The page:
how does this happen?

Discussion in 'Mechanic and Repair' started by rbig, Jun 4, 2005.

  1. rbig

    rbig LawnSite Member
    Posts: 112

    I have a John Deere 400 with 60" deck. I had to take it to a temporary job at our church 3 acre site while the church mower is being fixed in a shop. There are lots of ditches, ruts, culverts, etc that I mow through. When my tractor tilts going up or down a ditch, or is sideways on a slope during a turnout, I get oil smoking until the quantity that got in the cylinders on the slope burns out, especially if the oil level is full or slightly over.

    The question I have is how the oil is getting from the crankcase/pan area into the combustion chamber? What is the path being followed when I'm on a slope surface?
     
  2. Restrorob

    Restrorob LawnSite Fanatic
    Posts: 11,022


    You asked a engine related question and didn't say what engine is on your unit ? post model and spec. numbers that would be helpful !!!
     
  3. rbig

    rbig LawnSite Member
    Posts: 112

    Well, I was thinking in general. But specifically, it's a Kohler K-532
     
  4. Dirty Water

    Dirty Water LawnSite Fanatic
    Posts: 6,794

    I don't know your engine in question, or work that many small engines period, but my first thought was a failed PCV system.

    An Engines PCV system allows crankcase pressure to vent out back into the intake tract and be burned up again, if your on a slope, I'd imagine oil is getting past the PCV valve and being fed back through the carb.

    Of course, This is from a guy who worked on car engines.

    EDIT: Are you sure its oil being burned and not excessive fuel? (Oil will be blue, fuel will be black).

    When you turn a carb on its side, its going to dump tons of fuel into the cylinder.
     
  5. Restrorob

    Restrorob LawnSite Fanatic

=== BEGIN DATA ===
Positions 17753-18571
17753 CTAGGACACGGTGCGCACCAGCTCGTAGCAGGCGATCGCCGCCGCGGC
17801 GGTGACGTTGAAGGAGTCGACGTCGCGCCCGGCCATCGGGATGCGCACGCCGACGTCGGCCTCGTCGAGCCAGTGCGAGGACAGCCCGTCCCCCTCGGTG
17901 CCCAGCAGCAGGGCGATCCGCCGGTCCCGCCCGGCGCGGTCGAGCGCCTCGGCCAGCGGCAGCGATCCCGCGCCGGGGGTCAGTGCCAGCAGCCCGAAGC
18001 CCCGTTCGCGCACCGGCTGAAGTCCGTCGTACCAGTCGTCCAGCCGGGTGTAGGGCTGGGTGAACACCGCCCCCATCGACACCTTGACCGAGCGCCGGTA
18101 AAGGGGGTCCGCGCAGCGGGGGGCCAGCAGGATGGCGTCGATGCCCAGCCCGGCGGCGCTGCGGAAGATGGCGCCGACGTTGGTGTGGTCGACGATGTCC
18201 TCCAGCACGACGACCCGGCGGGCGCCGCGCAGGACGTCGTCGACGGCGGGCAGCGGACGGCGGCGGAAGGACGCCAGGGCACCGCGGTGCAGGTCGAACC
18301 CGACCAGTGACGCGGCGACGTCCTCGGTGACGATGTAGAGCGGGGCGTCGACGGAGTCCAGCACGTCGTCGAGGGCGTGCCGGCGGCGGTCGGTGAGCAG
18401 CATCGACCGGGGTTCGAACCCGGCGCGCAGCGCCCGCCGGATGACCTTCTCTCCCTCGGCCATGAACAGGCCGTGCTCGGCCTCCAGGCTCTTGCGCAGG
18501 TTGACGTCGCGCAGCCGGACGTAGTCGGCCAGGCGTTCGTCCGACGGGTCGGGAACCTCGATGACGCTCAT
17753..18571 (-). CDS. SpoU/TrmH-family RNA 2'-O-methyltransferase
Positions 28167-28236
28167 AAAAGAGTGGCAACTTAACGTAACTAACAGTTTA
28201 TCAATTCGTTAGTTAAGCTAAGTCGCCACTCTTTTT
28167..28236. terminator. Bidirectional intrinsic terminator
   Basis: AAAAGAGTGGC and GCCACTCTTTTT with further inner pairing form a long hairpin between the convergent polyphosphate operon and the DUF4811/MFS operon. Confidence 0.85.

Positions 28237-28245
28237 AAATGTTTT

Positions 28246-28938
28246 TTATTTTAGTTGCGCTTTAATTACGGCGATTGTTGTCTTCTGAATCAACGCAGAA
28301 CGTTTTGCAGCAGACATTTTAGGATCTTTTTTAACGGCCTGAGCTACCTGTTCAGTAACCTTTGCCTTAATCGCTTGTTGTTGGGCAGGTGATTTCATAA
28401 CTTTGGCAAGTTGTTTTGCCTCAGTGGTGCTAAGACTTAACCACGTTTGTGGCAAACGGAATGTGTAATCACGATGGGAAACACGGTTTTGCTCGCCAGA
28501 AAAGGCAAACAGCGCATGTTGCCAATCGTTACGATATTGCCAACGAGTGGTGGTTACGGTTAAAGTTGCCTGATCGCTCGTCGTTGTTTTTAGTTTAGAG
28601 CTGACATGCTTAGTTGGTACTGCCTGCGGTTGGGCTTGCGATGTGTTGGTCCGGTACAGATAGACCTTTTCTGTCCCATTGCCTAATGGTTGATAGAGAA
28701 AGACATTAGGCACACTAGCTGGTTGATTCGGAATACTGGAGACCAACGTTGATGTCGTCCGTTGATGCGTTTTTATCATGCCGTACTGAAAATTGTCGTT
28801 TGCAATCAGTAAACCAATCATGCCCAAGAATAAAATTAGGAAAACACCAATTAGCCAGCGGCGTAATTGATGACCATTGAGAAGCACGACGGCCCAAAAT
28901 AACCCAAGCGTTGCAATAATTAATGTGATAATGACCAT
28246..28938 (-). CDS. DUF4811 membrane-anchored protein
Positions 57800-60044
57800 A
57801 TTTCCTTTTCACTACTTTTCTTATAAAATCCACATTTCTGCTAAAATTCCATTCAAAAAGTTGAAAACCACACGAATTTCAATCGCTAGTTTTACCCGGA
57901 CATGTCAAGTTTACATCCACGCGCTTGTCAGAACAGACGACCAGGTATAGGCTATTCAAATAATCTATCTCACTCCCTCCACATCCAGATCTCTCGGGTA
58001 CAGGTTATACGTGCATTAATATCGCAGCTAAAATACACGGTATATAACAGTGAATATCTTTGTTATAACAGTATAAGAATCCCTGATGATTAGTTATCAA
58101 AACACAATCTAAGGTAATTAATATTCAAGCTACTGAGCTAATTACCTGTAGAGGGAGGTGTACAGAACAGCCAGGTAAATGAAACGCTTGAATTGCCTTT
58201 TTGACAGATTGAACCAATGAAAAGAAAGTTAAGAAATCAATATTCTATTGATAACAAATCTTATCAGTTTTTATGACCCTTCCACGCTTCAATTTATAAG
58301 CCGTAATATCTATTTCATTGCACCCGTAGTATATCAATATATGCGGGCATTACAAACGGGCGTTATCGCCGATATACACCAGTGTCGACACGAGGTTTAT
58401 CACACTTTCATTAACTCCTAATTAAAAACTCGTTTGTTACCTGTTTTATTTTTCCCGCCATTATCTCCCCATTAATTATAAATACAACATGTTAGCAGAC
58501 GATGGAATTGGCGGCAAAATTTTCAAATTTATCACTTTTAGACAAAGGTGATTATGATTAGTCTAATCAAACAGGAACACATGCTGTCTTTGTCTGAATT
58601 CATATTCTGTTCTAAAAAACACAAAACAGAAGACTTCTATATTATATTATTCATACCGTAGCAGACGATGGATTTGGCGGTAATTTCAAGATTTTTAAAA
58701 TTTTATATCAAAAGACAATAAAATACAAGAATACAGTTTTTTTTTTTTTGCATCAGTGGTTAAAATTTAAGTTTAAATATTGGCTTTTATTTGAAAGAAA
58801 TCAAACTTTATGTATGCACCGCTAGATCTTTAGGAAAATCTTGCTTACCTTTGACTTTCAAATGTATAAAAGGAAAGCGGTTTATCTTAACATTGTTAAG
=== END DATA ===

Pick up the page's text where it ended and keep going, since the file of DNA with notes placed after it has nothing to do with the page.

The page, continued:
Posts: 11,022


    I studied the break-down of your engine and the only thing I can come up with is possibly when the engine is sitting sideways the oil is running into the cylinder and when the piston comes down its acting as a plunger and forcing the oil past the rings possibly through the ring end gaps. OR the oil in the valve spring ports is not draining because the return port is higher than the valve stem and being sucked through worn valve guides.

    This is in deed a good one !
     
  6. rbig

    rbig LawnSite Member
    Posts: 112

    I'll check the pcv valve. Thanks.

    Wow! Here I am assuming my engine has a pcv valve. Think it does, but not sure. Anyway, I'll find out.
     
  7. Restrorob

    Restrorob LawnSite Fanatic
    Posts: 11,022


    This engine doesn't have a pcv valve !
    But even if it did it would smoke all the time !
    I was a Automotive Service Technican for 12yrs. before changing professions.
     
  8. Smalltimer1

    Smalltimer1 LawnSite Bronze Member
    Posts: 1,223

    It does sound like a ring issue.
     
  9. Dirty Water

    Dirty Water LawnSite Fanatic
    Posts: 6,794

    I was just throwing out suggestions :)

    Your worn valve guides suggestion intrigues me, but I think if they were that worn, it would smoke all the time.

    Probably is a ring issue. Whats the hours on the engine?
     
  10. Restrorob

    Restrorob LawnSite Fanatic
    Posts: 11,022


    Well the worn guide suggestion is only when he's on a slope like he said,The hot thin oil could be sucked through the intake guide when it puddles around the valve stem,See no stem seals on this one.
    Kohler hasn't made this engine for many years,Thus assuming this is probably a high hour unit.
    This is how I based my (suggestions) only.
     

Share This Page